One thing you didn’t know about the Princess is that she’s severely dyslexic. Actually, I didn’t even know this until well into my 20s, when my mother sent me a folder stuffed with my kindergarten assignments. More than half of what I spelled was backward, including my name, and not only was it backward, but some of the letters were written backward. This suddenly made a lot of sense to me.
“MOM, what the—?! Didn’t you notice something was wrong?” I called and asked. She replied like I had told her I had rickets: “Oh honestly, we didn’t have that back then.” Didn’t have dyslexia back then? Really? I’m sure they did, but for some reason, teachers weren’t equipped to deal with it or really care, I guess. For years, I was terrified of being called on to read and spent my time daydreaming and not paying attention, ‘cause as we know, my dyslexia came with the ever-popular ADD. In fact, the only way they dealt with it “back then” was to just hold you back a grade (you were stupid) and that’s just what they did to me when I was 10—they made me repeat the fourth grade.
Flash forward to now: I no longer write letters backward and I’ve self-medicated my ADD, learning to use it to my advantage like millions of adults before me. I still suffer from some of dyslexia’s repercussions, like spelling three-letter words backward all the time: tac or nur. Other constant errors include “beacuse,” tow vs two, to and too, and the whole le/el thing at the ends of words. Let’s not even get into sounding out shit like drought or thought. I read that in places like France and Italy, there isn’t even a word for misspelling because it doesn’t exist. In fact, the concept was so foreign to my friend Lucca that he couldn’t comprehend that it was a problem. In Italian, they have 33 letter combinations to spell 20-something sounds, but English has almost 1,200 letter combinations to spell 44 sounds. It’s a wonder we learn to spell at all.
OK, so I made it through school, even got a batch–a bacto–a B-A-A-CHA … FUCK, a degree from the U, without spelling skills, and then, suddenly I’m faced with the scrutiny of today’s adult version of reading aloud in class: Facebook. Oh, jeez! If I’m feeling particularly emotional, my writing can read as some sort of cryptic war code, especially on a rant telling someone what a douche bag they are. The worst are the people who feel the need to publicly humiliate you for it. First off, if this is you, let me tell you what a fuckhead you are. If you are that passionate about it, go be a first grade teacher––then you can be mean to children. You’re only impressing yourself. To the rest of the world, and especially to me, it does nothing but prove that there is some lack of fulfillment in your world, that you are white (and probably racist) and classist (and probably bitter that you don’t belong to a higher station than you were born in). And guess what, dum-dum, spellcheck ain’t a perfect tool. No one will ever care that you have good grammar past 12th grade, and most of all, I write professionally … and it KILLS you! You might want to think before you mark up my profile page with your imaginary red pen, because I also found in my research that people with learning disabilities have a higher degree of violent temper due to frustration, and I’d hate to accidentally bump you into a mosh pit with me at a club …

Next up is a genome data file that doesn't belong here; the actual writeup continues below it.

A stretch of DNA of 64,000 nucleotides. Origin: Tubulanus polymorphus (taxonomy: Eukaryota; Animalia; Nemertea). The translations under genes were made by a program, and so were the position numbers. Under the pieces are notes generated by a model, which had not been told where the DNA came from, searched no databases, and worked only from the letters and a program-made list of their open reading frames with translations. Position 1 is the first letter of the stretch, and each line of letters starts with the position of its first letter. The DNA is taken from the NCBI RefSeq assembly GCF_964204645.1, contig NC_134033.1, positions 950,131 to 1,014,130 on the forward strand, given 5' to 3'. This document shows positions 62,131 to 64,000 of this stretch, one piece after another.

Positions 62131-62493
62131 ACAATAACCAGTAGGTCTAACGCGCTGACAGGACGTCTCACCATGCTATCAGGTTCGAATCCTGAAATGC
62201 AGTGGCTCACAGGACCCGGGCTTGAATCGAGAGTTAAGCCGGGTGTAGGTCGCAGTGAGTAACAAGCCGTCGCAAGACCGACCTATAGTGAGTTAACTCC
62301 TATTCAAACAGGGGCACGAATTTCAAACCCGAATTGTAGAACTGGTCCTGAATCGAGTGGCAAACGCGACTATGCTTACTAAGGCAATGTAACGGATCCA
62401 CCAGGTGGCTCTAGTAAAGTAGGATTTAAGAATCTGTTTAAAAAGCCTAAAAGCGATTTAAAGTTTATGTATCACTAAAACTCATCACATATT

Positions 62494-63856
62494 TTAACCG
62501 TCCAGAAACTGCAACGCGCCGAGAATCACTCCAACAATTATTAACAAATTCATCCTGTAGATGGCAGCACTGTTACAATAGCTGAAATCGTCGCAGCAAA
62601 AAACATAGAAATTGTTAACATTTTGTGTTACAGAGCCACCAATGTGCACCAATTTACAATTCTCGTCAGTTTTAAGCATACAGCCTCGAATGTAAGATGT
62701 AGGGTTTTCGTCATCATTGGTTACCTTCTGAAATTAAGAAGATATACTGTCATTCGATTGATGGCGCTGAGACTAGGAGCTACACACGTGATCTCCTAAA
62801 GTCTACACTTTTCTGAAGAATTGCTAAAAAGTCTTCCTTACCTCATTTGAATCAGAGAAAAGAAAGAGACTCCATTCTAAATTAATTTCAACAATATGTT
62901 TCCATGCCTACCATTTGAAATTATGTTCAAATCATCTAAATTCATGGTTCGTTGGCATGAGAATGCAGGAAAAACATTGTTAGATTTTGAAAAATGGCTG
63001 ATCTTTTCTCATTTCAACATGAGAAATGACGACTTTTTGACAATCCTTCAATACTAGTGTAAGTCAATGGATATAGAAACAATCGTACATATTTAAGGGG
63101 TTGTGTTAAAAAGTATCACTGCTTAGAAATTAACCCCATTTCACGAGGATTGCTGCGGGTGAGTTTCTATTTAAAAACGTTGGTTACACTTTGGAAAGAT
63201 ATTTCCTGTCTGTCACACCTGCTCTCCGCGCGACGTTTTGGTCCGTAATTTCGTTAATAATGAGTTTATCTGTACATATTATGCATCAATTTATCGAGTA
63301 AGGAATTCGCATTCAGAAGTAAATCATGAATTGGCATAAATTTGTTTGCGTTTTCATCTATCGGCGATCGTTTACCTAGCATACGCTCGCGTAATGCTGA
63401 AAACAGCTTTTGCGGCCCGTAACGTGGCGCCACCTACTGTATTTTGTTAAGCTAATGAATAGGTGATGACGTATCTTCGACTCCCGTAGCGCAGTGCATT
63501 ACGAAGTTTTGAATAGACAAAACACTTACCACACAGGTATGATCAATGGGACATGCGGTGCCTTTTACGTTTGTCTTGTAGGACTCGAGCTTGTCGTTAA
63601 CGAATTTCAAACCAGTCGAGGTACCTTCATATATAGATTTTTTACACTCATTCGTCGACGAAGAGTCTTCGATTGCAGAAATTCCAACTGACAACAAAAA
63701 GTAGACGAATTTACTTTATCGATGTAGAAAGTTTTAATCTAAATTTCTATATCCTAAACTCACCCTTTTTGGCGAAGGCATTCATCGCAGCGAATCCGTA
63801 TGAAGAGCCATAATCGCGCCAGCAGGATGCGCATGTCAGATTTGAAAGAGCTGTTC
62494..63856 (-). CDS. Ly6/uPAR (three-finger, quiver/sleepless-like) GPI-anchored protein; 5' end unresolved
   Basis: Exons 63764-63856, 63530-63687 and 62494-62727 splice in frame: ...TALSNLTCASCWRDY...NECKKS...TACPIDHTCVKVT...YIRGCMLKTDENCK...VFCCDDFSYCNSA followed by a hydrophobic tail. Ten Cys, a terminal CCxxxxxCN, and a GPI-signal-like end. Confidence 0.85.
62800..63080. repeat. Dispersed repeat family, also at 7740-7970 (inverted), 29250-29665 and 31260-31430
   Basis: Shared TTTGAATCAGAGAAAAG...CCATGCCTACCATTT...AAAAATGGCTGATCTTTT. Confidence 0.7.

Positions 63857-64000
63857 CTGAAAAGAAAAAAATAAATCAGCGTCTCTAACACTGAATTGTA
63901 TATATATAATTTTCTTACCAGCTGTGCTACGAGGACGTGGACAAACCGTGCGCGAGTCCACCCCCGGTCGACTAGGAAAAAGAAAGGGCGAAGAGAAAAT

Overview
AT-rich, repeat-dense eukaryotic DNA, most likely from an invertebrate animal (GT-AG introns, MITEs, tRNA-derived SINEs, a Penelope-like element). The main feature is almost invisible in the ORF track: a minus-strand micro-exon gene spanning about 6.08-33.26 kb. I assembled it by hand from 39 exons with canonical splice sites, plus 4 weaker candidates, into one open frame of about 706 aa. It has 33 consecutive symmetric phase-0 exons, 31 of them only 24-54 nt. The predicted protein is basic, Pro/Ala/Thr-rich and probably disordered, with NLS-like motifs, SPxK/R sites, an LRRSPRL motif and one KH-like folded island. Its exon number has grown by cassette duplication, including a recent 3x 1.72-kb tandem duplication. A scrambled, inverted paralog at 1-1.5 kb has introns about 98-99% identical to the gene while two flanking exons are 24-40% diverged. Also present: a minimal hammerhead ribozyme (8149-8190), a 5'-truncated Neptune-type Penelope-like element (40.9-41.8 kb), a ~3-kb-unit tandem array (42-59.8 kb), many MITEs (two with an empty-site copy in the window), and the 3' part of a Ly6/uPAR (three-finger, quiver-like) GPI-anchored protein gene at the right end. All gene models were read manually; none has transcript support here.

I’ve stopped really posting anything that needs a lot of written words––a good 90 percent of my life on Facebook is photos via Instagram. What I also found in my research is that a high number of dyslexics with my same or similar set of challenges were artists of some form: Agatha Christie, F. Scott Fitzgerald, William Faulkner––I even found that not one but tow editors of the Chicago Sun Times were horrible spellers. It seems that my gift––or lack thereof––might be my pass into the literati elite. What do you have in common with John F. Kennedy, Einstein, Franklin, Churchill and my favorite, da Vinci? He wrote the notes on his famous invention sketches backward, used “erratic” spelling and even had ADD. Whether his writing was a choice for secrecy or art or whatever, it seems that my talents are just being discovered. My kindred masses and I can be writers, politicians and artists. The world is our oyster, and those of you with perfect grammar and penmanship should think before you judge those of us who can’t change the way our brains work because, quite frankly, I’m a step closer than you to having my literary accomplishments become a “Mona Lisa.”